The whole affair isn't much of a challenge. Half the time these guys already know me. They've seen me and my badge before, or they know me by reputation. So, when I show up, they know something is about to happen. They know some measure of justice is about to come raining down, because when I show up at their homes, their neighborhood bars, their churches without my uniform on, and I move toward them with a kind of deliberate step that sounds like the heels of God crushing down on the earth, they know their lives are about to change.

These guys all have heard which ones of us at the station are willing to go the extra mile to make sure they stop what they're doing. They know who to avoid and who will beat the living shit out of them. What they usually don't know is that I'm not interested in beatings. I don't like the blood, and I don't like the bruised hands or the occasional rough and tumble bullshit that breaks out. I have no intention of fighting some fucking leper-thug who, as far as I'm concerned, shouldn't even be touched. If I go to meet him, I'm going to end his life and give him that final bit of rest earned by all his days of unholy work.

I'm not sure exactly how I got into this business. It's profitable, that's for damn sure, but I know it's more than that. I guess I just saw one too many crying kids or beaten wives, and one Sunday morning while watching that idiot Terry Bradshaw drone on about nothing, I downed my beer and decided that I had to do something. So I went out to the alley where I had busted a pimp for cracking open the face of one of his whores with a pipe. The sick fuck had then stepped on the back of her head and beat her on the back with the pipe, the blood of her face splashing off of it and staining her shirt in stripes of red. I knew he'd be back out there. He should have taken the day off, but he hadn't. He was still in that alley, waiting for his women to check in with him, and when I showed up, he thought there was going to be a rumble. There wasn't. There was just me and his dead body.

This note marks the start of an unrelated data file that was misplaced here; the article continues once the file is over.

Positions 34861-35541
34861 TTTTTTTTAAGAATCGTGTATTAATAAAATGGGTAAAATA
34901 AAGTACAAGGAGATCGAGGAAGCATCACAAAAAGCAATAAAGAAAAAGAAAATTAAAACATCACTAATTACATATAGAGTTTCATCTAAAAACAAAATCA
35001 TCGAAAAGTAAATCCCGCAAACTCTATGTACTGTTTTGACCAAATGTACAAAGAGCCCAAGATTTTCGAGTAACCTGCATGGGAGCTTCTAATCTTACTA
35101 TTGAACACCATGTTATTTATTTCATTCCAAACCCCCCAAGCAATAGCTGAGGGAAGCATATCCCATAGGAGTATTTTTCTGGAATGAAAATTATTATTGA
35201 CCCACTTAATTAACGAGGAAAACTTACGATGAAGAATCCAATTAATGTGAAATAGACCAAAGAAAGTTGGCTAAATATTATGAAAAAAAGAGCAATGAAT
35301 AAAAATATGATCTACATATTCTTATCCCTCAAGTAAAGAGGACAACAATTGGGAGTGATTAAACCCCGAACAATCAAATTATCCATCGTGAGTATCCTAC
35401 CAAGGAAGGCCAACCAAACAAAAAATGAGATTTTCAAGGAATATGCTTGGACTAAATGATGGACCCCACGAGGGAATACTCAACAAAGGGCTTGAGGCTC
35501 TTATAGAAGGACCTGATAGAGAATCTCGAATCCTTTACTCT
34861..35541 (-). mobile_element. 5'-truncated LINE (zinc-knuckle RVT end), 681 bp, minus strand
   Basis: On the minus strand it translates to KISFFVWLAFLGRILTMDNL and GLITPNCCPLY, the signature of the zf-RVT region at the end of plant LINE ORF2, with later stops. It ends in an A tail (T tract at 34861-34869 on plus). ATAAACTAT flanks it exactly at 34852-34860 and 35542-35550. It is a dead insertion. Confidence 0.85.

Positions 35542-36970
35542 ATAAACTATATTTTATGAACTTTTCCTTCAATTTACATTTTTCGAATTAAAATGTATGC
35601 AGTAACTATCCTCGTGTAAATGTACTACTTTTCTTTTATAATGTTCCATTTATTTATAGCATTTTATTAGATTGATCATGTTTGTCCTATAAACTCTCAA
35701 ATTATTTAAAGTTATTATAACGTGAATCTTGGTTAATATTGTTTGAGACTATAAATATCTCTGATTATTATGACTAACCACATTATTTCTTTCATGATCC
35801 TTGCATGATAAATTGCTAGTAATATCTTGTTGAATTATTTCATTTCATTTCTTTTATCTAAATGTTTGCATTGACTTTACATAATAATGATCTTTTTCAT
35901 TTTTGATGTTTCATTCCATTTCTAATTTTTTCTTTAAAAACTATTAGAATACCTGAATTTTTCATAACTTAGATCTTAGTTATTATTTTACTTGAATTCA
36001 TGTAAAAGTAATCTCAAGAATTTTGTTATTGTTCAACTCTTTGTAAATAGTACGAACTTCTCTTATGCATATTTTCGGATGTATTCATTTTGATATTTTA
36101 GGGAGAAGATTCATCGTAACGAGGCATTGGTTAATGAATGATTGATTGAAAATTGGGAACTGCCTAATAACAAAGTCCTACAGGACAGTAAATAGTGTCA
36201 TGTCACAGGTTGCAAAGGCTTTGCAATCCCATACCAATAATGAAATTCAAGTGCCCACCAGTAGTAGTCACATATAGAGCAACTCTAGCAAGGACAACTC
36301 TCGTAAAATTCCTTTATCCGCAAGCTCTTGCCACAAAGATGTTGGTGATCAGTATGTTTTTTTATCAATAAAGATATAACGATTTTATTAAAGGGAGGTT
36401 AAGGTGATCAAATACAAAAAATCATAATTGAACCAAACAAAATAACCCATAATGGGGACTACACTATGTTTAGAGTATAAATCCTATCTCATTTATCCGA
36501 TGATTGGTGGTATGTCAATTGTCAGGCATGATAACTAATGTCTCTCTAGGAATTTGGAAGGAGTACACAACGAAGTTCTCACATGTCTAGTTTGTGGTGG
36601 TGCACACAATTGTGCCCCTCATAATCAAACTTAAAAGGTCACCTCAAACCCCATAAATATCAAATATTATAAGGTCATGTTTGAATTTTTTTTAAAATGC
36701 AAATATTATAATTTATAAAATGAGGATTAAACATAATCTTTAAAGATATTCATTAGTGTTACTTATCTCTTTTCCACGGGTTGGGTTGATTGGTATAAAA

Word of that sort of thing spreads quickly across the precinct. I'm not even sure how the guys who set up these gigs found me, but they did, and in about a month I was all set. Almost weekly, I got my phone calls, and a week later, I would get my cash. It would be in my locker. That's how I know whoever is paying me works with me. That's how I know it's another cop.